Kentucky Voices: Community Supported Art is lively, lit-up and rousing the rabble

Ada Limón
is the author of three poetry collections.
Ada Limón is the author of three poetry collections.

By Ada Limón

Whether I like to admit it or not, I can be a little bit of a hermit.

Perhaps that's the curse of those of us obsessed with words and crafting small bits of language into larger bits of language. This writing profession of mine often means it takes me some time to get involved in a new community. (How can I get involved if my prime joy is staring out the window and thinking thoughts to myself?) In fact, when I first moved to Lexington from New York City a little more than three years ago, I was determined to take my reclusiveness to a whole new level. A house just outside the city with a view of green pastures seemed the ideal spot to hunker down and get the writing done.

But what has shocked and delighted me continuously since my move to the Bluegrass is that this city, known for its world-famous Thoroughbreds and award-winning bourbon, wholeheartedly champions the arts. Whether it's the rabble-rousing crowd at the Holler Poets series, where bourbon and poetry go toe-to-toe for attention, the amazing Teen Holler that encourages new voices to stand up and stand out, or Accents, the weekly radio show on WRFL dedicated to poetry, the poetry scene is lit up and lively.

Which is why it shouldn't have come as a surprise to me that Lexington also boasts Kentucky's first CSA. And before you think I'm talking about one of those great, produce-packed, community-supported agriculture programs where you sign up for an abundance of eggplant or two tons of sweet potatoes from local farms, this CSA is different. This CSA is for art. The Lexington Art League established the Community Supported Art program last year as a way to connect local artists with a new audience. And it's working.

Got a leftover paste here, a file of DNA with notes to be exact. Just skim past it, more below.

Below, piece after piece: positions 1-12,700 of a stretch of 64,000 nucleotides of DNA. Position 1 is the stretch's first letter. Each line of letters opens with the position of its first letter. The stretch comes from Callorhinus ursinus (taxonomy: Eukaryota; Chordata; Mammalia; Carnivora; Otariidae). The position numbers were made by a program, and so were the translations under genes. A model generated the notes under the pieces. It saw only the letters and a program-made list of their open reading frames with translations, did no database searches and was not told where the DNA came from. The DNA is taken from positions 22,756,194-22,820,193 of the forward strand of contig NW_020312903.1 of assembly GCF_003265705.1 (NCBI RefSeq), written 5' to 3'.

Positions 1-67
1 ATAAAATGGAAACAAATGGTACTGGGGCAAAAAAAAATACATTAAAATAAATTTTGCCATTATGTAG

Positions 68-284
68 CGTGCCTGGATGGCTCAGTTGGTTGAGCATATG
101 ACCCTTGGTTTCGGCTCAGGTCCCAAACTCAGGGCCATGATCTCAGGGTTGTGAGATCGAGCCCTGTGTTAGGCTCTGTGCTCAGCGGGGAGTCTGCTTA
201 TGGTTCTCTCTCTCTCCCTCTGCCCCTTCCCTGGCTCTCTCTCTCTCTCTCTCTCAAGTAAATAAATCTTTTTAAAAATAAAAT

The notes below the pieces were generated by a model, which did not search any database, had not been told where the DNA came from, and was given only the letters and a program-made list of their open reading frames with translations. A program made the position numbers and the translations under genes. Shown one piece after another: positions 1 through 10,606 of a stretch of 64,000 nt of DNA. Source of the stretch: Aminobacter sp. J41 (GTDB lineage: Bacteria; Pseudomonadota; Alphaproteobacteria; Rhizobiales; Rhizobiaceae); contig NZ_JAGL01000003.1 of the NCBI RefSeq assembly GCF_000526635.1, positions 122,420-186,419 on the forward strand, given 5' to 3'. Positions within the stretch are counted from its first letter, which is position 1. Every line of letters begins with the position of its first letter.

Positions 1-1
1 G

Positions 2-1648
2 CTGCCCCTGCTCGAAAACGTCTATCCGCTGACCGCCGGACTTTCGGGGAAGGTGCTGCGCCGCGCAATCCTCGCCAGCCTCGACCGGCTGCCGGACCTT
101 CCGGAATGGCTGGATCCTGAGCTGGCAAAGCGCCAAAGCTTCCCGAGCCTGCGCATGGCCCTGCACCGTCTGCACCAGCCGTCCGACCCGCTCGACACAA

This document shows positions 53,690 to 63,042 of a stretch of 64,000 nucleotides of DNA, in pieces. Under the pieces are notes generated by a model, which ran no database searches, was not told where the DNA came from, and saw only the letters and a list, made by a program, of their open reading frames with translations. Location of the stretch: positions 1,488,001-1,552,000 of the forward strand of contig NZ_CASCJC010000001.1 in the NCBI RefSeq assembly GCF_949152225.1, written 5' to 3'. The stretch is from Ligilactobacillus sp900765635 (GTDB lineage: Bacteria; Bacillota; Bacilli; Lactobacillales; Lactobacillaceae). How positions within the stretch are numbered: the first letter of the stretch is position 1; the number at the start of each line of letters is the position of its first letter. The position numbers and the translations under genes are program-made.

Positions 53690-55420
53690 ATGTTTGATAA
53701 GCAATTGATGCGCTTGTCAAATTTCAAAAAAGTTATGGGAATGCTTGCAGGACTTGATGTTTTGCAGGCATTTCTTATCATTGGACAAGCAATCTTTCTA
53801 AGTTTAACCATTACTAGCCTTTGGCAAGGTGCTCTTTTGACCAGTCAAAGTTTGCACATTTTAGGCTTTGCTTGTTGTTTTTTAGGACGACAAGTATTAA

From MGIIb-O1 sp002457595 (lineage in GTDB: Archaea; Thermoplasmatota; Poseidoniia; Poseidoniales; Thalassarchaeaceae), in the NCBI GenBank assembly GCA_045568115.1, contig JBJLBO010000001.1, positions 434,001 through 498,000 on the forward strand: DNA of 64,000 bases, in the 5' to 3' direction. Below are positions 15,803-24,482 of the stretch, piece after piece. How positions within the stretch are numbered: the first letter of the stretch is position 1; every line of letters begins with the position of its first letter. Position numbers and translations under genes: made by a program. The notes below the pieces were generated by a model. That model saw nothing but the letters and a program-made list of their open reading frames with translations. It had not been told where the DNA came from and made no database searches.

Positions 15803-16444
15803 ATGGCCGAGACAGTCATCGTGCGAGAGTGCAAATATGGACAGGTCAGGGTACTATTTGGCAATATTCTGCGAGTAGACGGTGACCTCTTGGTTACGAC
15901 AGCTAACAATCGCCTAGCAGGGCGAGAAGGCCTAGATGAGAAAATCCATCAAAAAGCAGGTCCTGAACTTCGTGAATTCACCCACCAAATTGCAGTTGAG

Last year alone, they produced three unique "crops," each with nine original pieces of artwork, which means shareholders had access to an array of locally grown, Kentucky-made creative work. From photography and sculpture to original music and poetry, each crop is well thought out and selected to represent the vibrancy of the artistic community.

A 2013 article in The New York Times extolling the virtues of the new CSA programs explained, "The goal, borrowed from the world of small farms, is a deeper-than-commerce connection between people who make things and people who buy them. The art programs are designed to be self-supporting: Money from shares is used to pay the artists, who are usually chosen by a jury, to produce a small work in an edition of 50 or however many shares have been sold. The shareholders are often taking a leap of faith. They don't know in advance what the artists will make and find out only at the pickup events, which are as much about getting to know the artists as collecting the fruits of their shares."

Just like any CSA, however, it can only be as good as what they're providing. If they're burdened by three crates of kale every week and no good tomatoes, the shareholders will stop coming. But, if my recent experience with them is any indication, I don't think that should be a problem. A few months ago, they asked if they could feature one of my poems in the fall 2014 crop. The poem is called The Other Wish, and I was paired with October Press to produce the broadside.

The whole process was perfect, but meeting Deborah Kessler of October Press might just have made me a CSA shareholder for life. When you are a poet with Mexican heritage and an accent in your last name, you get used to it getting left off, forgotten, or having to sign it yourself. It's even left off in books. But my accent was right there in the stunning letter press print. She also told me that she drove many, many miles to borrow an accent mark in the right font. Poets aren't used to that. Artists aren't used to that. But I guess that's something I'm learning to get used to here in the Bluegrass: a generosity, an abundance, a community.